There are various statutory requirements regarding the types of records to be kept, the form in which they should be maintained, and the length of time for which they must be retained. In practice, it may be necessary or advisable to keep additional records or to retain them for a longer time to provide evidence for litigation or other purposes.
Companies Act 1993
The Companies Act states specifically what types of company records must be retained, what must be available for public inspection, and how long such records must be retained. Generally, this period is 7 years.
- The share register must record details of shareholders within the last 10 years.
The company records that must be kept, usually at the company’s registered office, include:
- The company’s constitution;
- Minutes of all meetings and resolutions of shareholders, directors, and directors’ committees within the last 7 years;
- An interests register;
- Certificates given by the directors under the Act within the last 7 years;
- Full names and addresses of the current directors;
- Copies of all written communications to shareholders, including annual reports, during the last 7 years;
- Accounting records and copies of all statutory financial statements for the last seven completed accounting periods; and
- A share register.
Accounting records must be kept for at least 7 years after the completion of the transactions or the period to which they relate.
These records must correctly record and explain the company’s transactions and enable its financial position to be determined at any time with reasonable accuracy. They should also enable the directors to ensure that financial statements comply with statutory requirements and can be readily and properly audited.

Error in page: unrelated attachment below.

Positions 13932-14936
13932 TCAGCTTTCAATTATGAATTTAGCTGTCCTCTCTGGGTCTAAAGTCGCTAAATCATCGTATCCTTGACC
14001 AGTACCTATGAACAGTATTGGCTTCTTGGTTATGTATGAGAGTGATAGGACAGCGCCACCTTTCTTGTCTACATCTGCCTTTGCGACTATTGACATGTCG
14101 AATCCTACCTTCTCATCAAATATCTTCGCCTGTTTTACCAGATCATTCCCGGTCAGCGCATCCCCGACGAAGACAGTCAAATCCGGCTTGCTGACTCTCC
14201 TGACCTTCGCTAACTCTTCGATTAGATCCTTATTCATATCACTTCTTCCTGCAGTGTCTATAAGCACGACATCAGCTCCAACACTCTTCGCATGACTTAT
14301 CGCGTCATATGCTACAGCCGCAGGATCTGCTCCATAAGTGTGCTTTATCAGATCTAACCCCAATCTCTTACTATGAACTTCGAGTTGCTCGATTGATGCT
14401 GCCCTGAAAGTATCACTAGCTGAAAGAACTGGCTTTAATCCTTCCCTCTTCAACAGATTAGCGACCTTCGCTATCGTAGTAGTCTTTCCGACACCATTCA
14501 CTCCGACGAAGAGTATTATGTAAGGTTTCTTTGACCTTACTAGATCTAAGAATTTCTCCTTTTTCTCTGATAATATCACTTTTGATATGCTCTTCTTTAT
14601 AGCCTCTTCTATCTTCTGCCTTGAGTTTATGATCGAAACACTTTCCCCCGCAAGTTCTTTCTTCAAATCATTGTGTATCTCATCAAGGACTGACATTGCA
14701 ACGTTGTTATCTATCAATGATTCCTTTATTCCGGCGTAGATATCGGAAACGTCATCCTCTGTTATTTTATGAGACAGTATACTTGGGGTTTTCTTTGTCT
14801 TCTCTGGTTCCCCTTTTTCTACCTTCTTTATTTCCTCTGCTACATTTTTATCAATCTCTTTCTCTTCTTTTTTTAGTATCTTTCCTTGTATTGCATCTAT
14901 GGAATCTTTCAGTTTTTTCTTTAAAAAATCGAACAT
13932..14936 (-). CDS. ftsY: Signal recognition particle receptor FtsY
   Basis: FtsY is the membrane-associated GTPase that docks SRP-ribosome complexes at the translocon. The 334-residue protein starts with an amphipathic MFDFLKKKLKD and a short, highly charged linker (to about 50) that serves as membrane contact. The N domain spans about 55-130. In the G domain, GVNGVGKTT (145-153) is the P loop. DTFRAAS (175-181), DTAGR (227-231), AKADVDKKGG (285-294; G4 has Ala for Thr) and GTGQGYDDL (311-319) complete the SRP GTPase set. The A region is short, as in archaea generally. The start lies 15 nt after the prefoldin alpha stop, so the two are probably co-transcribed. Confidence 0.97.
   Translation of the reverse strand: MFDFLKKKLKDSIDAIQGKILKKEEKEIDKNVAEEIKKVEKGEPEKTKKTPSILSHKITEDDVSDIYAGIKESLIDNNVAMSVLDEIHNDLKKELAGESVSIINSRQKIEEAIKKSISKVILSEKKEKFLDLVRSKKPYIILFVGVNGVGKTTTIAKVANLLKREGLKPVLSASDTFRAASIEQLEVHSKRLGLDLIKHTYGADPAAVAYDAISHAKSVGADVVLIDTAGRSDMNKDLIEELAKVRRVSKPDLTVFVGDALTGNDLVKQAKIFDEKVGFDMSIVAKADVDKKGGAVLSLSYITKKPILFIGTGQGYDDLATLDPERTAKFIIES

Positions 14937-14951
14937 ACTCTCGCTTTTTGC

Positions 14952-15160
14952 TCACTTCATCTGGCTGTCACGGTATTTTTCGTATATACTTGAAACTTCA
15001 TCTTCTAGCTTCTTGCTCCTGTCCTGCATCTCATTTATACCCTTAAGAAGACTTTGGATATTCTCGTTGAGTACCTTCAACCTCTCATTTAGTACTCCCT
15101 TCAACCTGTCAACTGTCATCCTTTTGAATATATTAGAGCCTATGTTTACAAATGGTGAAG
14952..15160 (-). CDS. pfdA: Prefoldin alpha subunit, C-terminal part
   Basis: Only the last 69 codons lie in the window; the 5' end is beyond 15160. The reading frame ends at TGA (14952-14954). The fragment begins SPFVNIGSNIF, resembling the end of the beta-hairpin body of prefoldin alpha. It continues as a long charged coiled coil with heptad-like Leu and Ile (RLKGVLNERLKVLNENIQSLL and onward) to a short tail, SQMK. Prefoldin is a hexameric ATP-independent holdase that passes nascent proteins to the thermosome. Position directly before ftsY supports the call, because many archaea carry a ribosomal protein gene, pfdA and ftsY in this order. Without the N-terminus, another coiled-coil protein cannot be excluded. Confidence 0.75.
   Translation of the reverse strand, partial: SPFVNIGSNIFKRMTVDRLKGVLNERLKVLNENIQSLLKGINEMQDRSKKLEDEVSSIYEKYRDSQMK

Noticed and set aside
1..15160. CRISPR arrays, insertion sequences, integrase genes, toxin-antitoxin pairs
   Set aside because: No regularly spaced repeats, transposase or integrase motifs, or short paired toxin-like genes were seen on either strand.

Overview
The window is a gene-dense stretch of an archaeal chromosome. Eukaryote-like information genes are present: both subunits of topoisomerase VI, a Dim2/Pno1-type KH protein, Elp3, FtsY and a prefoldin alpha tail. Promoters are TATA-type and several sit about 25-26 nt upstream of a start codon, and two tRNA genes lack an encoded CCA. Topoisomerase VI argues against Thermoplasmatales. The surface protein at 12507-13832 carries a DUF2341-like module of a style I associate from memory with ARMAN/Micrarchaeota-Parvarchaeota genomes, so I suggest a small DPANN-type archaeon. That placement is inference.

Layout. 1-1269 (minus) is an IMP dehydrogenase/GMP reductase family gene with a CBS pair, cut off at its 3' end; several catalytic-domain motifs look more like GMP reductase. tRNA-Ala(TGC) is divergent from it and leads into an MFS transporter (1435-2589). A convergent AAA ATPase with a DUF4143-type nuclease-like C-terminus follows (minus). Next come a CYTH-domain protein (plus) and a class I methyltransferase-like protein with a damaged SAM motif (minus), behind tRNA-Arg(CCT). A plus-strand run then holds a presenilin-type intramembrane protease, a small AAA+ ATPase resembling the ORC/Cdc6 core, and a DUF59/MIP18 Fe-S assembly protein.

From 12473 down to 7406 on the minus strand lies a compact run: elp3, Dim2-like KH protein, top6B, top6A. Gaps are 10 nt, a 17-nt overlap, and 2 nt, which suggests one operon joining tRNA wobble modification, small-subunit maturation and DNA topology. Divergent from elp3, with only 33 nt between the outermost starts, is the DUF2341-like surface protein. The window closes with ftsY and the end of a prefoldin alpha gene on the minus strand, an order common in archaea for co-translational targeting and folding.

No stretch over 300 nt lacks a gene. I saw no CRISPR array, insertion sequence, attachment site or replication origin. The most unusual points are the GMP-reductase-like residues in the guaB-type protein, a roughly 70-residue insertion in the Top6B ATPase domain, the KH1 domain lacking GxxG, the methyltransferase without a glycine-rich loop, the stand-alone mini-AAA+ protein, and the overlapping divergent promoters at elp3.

If a company’s accounting records are kept outside New Zealand, accounts and returns must be sent to New Zealand to enable the company’s financial position at 6-monthly intervals to be disclosed with reasonable accuracy, and to enable financial statements to be prepared as required by statute.
Accounting records must be kept in written form and in English or readily accessible and convertible into a written English form.
The Companies Act 1993 also specifies what must be kept available for inspection. Anyone may seek to inspect the:
- Certificate of incorporation;
- Company’s constitution;
- Share register;
- Full names and residential addresses of directors; and
- Registered office and address for service.
Shareholders may also seek to inspect:
- Minutes of all shareholders’ meetings and resolutions;
- Copies of all written communications to shareholders, including financial statements and annual reports, during the preceding 10 years;
- Directors’ certificates; and
- The interests register.
Business taxpayers must retain relevant records in New Zealand for at least 7 years after the end of the income year to which they relate. The CIR may require records to be kept up to a further 3 years where there is a current or intended audit or investigation of the taxpayer’s affairs. These requirements apply to everyone who:
- Carries on business in New Zealand;
- Carries on other gross-income-earning activities in New Zealand (apart from employment);
- Has investments;
- Contributes to a superannuation fund or a retirement savings scheme;
- Makes specified superannuation contributions;
- Provides fringe benefits; or